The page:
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Breathing towards salvation
Rebecca Shalomoff

Joshua Sloyer develops inner peace through meditation.

Nassau -- Before sunrise, he gets out of bed and sits. In a small room with only a cushion on the floor, he holds his back straight, eyes closed, legs crossed in the lotus position, and just breathes. When his thoughts begin to wander, he observes them and gently brings his attention back to the breath. For one hour -- a few times each day -- Joshua Sloyer meditates.

The peaceful tale begins when Sloyer, a Lawrence native, planned a five week trip to the India last winter. Along his way around the country, he schmoozed with local gurus and hung out with Duni Baba, a JuBu (Jewish born Buddhist) originally from Brooklyn.

He joined in the month-long festivities of dunking in the sacred Ganges River for the Maha Kumbah Mela, a religious gathering which takes place every 12 years. Sadhus, India's holy men, get bathing priority. They walk together, naked and covered in ash, towards the water. But he returned home with more than souvenirs in his backpack.

Inspired by the spiritually elevated lifestyles of those he met, Sloyer, 22, was determined to embark on his own Eastern-style journey. In the midst of his final semester at Emerson College, Sloyer, an acting major, could often be spotted on the grassy hills of Boston Gardens wrapped in a woolen shawl, his head shaved and sitting in silent meditation. While his classmates were agonizing over term papers, Sloyer was training to recondition his mind.

"I began to see the way I blindly express my frustrations to the people around me," he says. "Through meditation, I am able to observe the feelings in a detached, objective way and not lose myself in my emotions." 

Now, when his anger begins to surface, he mentally brings himself to a peaceful place. Instead of snapping at his mother like he would have in the past, Sloyer stays calm and looks at his initial reaction as a way to understand himself.

He no longer turns to alcohol or other mind-altering substances for an easy escape. Instead of seeking out distractions, such as watching television or diving into a bag of potato chips, he sits still and notices what he is feeling. 

The ancient practice is about cultivating an inner peace while gaining knowledge of the self. It is discovering a personal island of serenity and deep understanding. But it's not so easy.

The simplicity of meditation -- just focusing on the breath -- actually involves a lot of work, Sloyer says. Building concentration amidst a culture that tries to strip it is a big challenge. Everything from fast food to fast moving music videos treat humans as specimens with an 8-second attention span. And acting on every little impulse that enters the mind seems like a modern day birthright.

Meditation teaches practitioners to gain control over a fluttering mind. The reward: "An unshakeable balance. The ability to deal with all things expected and unexpected, the ups and downs of life," Sloyer says. After graduating in May, Sloyer signed up for a 10-day meditation course in Massachusetts recommended by spiritually elevated souls in India. It teaches a specific kind of practice called Vipassana, the term for insight meditation. The intensive course solidifies training the mind to just observe thoughts and feelings, instead of trying to control them.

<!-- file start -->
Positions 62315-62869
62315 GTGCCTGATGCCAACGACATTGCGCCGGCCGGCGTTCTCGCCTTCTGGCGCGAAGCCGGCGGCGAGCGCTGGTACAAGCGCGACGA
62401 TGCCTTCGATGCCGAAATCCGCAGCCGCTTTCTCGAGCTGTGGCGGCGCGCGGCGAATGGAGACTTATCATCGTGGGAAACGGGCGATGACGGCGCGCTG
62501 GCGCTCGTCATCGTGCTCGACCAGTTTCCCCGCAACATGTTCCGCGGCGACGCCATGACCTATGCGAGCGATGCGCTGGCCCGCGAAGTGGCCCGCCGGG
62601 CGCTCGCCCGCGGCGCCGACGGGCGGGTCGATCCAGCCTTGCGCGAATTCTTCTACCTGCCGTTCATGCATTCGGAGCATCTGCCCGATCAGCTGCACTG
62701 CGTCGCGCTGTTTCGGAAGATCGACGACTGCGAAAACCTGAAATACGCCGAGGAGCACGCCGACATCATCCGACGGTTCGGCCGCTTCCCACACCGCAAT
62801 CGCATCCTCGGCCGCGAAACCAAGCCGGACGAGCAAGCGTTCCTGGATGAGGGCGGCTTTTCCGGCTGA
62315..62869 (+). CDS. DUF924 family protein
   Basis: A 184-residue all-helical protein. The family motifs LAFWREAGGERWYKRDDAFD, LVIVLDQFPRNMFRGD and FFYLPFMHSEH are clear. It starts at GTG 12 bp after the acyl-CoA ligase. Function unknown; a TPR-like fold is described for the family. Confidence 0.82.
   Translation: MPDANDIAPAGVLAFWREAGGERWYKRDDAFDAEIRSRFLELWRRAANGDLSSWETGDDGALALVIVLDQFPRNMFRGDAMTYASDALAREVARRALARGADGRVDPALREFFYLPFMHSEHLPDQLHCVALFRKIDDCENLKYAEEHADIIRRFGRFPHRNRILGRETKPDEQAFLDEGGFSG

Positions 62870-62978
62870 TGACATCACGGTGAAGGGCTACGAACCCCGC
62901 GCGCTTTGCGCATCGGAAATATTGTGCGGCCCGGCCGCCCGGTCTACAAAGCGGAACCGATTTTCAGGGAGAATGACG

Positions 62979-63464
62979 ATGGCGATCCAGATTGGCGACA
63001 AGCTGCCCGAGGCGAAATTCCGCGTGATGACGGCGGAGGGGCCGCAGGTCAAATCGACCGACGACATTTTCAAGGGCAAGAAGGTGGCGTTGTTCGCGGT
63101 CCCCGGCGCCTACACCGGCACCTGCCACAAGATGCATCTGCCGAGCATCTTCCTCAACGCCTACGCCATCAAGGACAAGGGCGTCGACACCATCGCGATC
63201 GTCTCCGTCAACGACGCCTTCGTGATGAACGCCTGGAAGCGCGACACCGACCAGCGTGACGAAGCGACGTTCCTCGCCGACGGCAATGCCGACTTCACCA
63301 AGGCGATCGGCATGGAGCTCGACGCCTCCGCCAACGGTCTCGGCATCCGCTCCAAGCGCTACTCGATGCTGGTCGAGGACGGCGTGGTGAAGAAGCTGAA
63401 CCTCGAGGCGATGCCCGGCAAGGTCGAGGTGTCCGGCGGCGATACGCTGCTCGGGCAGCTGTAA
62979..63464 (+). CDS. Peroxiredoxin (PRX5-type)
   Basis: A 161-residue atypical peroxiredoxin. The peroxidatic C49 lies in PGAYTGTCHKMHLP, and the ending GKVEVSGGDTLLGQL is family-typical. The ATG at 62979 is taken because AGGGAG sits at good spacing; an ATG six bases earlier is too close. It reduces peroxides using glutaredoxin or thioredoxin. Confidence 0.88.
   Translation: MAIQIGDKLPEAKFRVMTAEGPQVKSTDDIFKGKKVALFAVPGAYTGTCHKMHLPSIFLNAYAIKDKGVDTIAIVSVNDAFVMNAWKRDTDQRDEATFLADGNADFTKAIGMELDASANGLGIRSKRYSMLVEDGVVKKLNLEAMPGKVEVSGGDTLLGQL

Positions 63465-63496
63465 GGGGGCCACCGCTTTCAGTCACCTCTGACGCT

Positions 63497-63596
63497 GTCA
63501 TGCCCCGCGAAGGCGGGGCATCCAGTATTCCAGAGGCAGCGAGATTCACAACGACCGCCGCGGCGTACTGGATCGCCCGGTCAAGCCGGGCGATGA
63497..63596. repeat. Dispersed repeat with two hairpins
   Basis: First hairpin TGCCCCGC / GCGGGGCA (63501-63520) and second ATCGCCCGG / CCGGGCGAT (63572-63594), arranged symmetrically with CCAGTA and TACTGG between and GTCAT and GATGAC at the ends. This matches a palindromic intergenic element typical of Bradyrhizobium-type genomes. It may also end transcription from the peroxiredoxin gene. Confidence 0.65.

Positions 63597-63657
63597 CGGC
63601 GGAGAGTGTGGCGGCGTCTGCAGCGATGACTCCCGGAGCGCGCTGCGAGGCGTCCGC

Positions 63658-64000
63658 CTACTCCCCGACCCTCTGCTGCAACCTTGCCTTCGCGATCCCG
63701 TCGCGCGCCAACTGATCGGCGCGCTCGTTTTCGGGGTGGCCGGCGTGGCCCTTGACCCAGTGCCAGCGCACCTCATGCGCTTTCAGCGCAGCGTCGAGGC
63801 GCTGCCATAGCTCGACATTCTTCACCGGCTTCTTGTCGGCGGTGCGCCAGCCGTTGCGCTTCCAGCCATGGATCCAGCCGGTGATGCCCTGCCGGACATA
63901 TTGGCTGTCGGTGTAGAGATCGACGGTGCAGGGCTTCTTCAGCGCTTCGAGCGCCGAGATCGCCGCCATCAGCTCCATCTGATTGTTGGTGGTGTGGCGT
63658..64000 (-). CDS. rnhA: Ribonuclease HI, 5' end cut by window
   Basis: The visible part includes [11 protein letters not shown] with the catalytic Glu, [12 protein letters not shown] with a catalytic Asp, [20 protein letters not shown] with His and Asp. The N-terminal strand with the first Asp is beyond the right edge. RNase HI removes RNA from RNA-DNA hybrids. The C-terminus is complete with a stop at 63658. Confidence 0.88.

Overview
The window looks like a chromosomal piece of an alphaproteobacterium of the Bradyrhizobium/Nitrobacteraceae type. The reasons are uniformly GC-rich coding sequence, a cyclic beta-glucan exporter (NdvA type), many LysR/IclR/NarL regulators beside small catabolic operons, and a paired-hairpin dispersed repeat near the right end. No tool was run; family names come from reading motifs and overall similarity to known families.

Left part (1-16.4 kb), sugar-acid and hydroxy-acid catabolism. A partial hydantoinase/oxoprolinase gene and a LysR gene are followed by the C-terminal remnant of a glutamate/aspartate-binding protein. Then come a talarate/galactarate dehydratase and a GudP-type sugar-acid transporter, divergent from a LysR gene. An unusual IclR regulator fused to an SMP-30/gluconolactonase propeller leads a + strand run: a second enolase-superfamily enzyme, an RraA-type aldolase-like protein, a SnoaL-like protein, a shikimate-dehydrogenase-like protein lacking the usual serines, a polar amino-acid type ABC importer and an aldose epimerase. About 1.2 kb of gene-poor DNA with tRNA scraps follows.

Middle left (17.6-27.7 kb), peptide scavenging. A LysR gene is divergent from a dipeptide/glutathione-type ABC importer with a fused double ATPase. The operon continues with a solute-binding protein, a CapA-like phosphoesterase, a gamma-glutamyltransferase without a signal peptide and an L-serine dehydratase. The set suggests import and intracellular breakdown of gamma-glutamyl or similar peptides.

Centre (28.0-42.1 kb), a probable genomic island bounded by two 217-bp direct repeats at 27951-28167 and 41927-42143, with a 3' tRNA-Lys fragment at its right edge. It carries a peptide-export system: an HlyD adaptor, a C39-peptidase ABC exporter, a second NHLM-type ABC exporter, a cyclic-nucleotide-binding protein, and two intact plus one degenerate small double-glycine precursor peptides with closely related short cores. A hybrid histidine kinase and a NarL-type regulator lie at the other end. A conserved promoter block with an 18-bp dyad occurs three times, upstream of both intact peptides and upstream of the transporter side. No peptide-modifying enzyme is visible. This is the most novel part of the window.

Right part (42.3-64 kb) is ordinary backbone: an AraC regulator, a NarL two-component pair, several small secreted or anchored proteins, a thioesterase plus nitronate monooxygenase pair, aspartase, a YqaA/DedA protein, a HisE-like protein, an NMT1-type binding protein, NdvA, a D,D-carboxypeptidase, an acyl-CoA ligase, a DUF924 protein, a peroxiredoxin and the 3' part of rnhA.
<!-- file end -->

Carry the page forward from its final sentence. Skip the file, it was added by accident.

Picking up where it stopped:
Vipassana practice, which goes back to the Buddha, proposes no imagery to conjure up, no mantras or funky sex positions. One works solely within the framework of the body. Nothing external. In the beginning of the course, participants learn to build concentration, which then gets directed to noticing the subtle sensations of the body. For 11 hours each day, Sloyer concentrated on the touch of breath hitting the spot between the nose and upper lip.

Through stilling the body and slowing the mind, he began to clear out mental noise and enter a spiritually healing zone. (For more information about the free course offered around the world, check out www.dhara.dhamma.org.) "It's about developing awareness and equanimity by focusing on the natural rhythm of breathing," Sloyer says. "In meditation, we stop doing and get a chance just to observe."

So, instead of being controlled by powerful feelings, the practice gives a person the awareness and power to stay balanced even when toxic emotions try to colonize the mind. Buddhists have known about it for thousands of years.

Most recently, it has become an Oprahfied mission. In this month's issue of O Magazine, she interview the Dalai Lama about happiness and meditation. She dedicated the June issue to the principle of letting go. The gentle act of detaching from emotions that weigh us down. The anger when someone cuts you off abruptly on the highway. The lingering pain of a breakup. Disappointment with unmet expectations.

"Don't suppress them, don't express them," Sloyer says. "Just observe the feeling and breathe." Building concentration and a little oxygen to set you free. What could be more in reach? No membership fees. No lines or waiting lists.

When Sloyer returned from the meditation course, he moved to a farm upstate, putting his acting career on hold for awhile. In between sitting sessions, he bales hay for a local farmer, gardens, cooks and swims in a nearby lake with a newfound mindfulness.

"It's completely transformed the way I deal with people. It's about becoming the master of one's own mind," he says. "It's not an escape from reality, but a way to understand it and better deal with it."


Updated: 21-8-2001

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